A common sight in almost all our gardens, the daisy in its many forms and colours Is a delightful sign that spring has arrived and summer is on its way.

Ask any four-year-old to draw a flower, and chances are you’ll get a daisy. The daisy has an innocence and simplicity that makes it an immediate favourite of young and old. Its round yellow centre smiles at us like the sun, giving the flower its name—daisy, or ‘day’s eye.’

Daisies definitely lack snob appeal, but their unpretentious shape and undemanding nature give them a secure place on many gardeners’ lists of favourite flowers. 

In the garden, perennial daisies can carry a bed all by themselves. Their first flush of bloom bridges the gap between tulips and irises, and they keep going strong all season. A single plant of vivid painted daisies or a clump of icy white Shastas can make the colour of neighbouring plants come alive. And whenever a room needs brightening daisies are a natural choice-they make great cut flowers, lasting for a week or more.

Most daisies are ridiculously easy to grow. Quickly prepare a patch of earth, sprinkle out a packet of seeds, and presto! Nearly all of them flourish in ordinary garden soil,

The daisies described here are perennials, but that doesn’t mean they live forever. Most are at their best for only a few years. Division will reinvigorate a planting, but you really don’t need to bother as daisies replant themselves by self-sowing. Golden marguerites and Shasta daisies, in particular, sow themselves with abandon, but unwanted seedlings are never a problem. You can smother them with mulch or scrape them off with a hoe easily.

Daisies can’t be neatly assigned to a single genus, but they do all belong to the same family. The archetypal form—a yellow centre ringed by a single row of petals—is shared by any number of species of the huge Compositae. Although they are in the same family, daisies can be as different as second cousins at a family reunion. White marguerite (Argyranthemum) can be sheared for a neat, controlled appearance that’s perfect in a formal garden bed or in a container.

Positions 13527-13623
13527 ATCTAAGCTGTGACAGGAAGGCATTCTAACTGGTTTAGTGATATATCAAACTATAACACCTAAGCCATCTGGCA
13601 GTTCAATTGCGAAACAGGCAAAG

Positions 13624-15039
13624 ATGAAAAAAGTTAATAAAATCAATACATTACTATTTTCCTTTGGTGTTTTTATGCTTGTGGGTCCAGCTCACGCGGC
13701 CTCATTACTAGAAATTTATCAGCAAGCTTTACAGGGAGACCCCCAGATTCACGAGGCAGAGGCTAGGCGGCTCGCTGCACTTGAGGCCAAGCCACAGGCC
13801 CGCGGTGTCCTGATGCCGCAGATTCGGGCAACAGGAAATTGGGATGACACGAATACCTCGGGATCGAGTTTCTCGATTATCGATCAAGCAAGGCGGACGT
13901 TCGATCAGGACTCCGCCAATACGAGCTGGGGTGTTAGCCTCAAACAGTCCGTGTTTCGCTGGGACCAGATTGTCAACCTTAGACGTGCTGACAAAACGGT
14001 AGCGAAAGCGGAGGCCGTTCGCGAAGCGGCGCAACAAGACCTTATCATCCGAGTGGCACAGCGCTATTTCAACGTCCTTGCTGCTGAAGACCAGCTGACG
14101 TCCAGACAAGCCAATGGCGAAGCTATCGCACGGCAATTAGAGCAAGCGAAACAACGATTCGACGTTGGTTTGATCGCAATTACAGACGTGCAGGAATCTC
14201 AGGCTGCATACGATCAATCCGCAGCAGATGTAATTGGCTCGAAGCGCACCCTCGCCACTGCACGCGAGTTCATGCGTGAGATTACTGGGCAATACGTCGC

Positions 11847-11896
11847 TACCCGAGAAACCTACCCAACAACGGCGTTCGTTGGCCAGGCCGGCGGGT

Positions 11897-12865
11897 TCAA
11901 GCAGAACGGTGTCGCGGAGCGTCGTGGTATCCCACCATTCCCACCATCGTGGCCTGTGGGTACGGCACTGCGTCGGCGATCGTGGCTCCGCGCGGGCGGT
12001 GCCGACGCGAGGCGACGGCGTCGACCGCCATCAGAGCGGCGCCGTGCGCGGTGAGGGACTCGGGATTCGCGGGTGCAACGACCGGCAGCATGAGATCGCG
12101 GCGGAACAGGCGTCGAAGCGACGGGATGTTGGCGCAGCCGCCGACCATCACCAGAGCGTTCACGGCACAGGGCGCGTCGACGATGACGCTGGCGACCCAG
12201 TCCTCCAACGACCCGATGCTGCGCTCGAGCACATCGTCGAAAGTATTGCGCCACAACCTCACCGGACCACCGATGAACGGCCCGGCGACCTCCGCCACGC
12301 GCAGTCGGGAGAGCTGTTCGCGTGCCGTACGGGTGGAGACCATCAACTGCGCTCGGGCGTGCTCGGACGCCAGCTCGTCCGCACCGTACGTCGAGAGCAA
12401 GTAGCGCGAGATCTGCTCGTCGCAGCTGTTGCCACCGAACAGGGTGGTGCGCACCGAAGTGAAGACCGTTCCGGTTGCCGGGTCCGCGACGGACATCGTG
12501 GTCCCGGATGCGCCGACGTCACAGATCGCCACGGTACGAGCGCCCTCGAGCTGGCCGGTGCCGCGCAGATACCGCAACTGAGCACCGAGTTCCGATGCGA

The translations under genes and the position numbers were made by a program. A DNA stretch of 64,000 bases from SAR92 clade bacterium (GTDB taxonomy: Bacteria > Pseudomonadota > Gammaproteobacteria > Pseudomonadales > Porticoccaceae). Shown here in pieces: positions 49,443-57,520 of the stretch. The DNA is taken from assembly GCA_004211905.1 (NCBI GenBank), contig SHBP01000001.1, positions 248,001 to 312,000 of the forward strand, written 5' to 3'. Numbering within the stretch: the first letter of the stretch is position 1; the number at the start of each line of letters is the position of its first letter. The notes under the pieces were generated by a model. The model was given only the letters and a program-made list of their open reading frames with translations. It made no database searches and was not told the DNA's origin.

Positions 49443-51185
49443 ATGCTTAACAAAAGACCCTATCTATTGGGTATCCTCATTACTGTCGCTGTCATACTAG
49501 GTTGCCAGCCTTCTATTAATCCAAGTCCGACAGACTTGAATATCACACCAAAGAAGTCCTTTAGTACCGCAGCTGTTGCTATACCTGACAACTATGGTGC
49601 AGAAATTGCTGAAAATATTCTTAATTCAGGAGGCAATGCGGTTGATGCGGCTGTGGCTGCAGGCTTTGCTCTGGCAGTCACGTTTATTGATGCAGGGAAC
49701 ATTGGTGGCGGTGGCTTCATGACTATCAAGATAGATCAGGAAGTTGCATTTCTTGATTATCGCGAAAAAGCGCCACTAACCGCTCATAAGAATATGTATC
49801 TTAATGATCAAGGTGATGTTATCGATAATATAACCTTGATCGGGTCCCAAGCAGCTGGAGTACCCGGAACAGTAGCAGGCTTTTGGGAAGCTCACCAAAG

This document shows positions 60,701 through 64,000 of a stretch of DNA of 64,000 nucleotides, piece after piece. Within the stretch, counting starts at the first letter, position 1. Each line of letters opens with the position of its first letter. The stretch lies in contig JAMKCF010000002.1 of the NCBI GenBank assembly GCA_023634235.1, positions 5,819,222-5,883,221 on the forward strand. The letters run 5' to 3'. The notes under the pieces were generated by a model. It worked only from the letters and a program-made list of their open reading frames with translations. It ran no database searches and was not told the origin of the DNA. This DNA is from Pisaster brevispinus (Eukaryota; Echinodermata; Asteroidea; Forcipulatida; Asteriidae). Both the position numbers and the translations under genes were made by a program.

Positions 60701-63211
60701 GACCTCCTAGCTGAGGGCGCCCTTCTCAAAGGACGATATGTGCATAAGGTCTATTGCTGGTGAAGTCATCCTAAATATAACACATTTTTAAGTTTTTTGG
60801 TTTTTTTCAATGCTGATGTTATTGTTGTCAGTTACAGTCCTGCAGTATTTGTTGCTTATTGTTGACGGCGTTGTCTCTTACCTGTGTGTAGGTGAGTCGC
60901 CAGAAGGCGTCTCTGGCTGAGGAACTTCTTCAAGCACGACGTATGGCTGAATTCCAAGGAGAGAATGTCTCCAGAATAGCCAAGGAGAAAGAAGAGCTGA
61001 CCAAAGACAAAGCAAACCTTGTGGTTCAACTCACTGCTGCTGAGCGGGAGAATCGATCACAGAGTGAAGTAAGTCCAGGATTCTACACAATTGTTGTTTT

At the other extreme is blue marguerite (Felicia amelloides), a sprawling subshrub with a casual air suitable for a naturalized garden of low-maintenance


These are sown and flower all in one season and are replaced every year, either by buying fresh seed or collecting the seed. Hardy annuals can be sown outside from April to May, as they will survive being frosted, but half-hardy annuals have to be sown after the frosts. Varieties include: cosmos, marigold, Bidens, helichrysum, Ageratum.
These take two years to complete their life cycle; germinating and growing the first year; flowering and setting seed the second year. Varieties include: Bellis perennis, Taraxacum officinale, Rudbeckia, Erigeron.
These survive through several years, the foliage dying back over winter and growing back in spring. They include: Coreopsis, Anthemis, Ecinacea, Echinops and Leucanthemum vulgare (Ox-eye Daisy), seen on road-side verges. The clumps tend to become woody after a few years so need taking up and splitting into smaller plants. If left they lose their vigour and produce less flowers.

Daisies – a few facts
1. There are 20,000 species of plants which fall into the daisy family.
2. Gerbera daisies bloom in blazing red, bright orange, sunny yellow and shocking pink. Pastel colours include pale to medium pink, soft yellows, peach and light purple. The white is more of off-white than a bright white. Dark colours include purple, dark raspberry, maroon and bronze.
3. The largest daisy is Leucanthemum × superbum, the Shasta daisy, a commonly grown flowering herbaceous perennial plant with the classic daisy appearance of white petals (ray florets) around a yellow disc, similar to the oxeye daisy Leucanthemum vulgare Lam, but larger.
4. The flower name comes from the Old English word dægeseage, meaning ‘day’s eye’. … Daisy is also a nickname for Margaret, used because Marguerite, the French version of that name, is also a French name for the oxeye daisy. It came into popular use in the late Victorian era along with other flower names.

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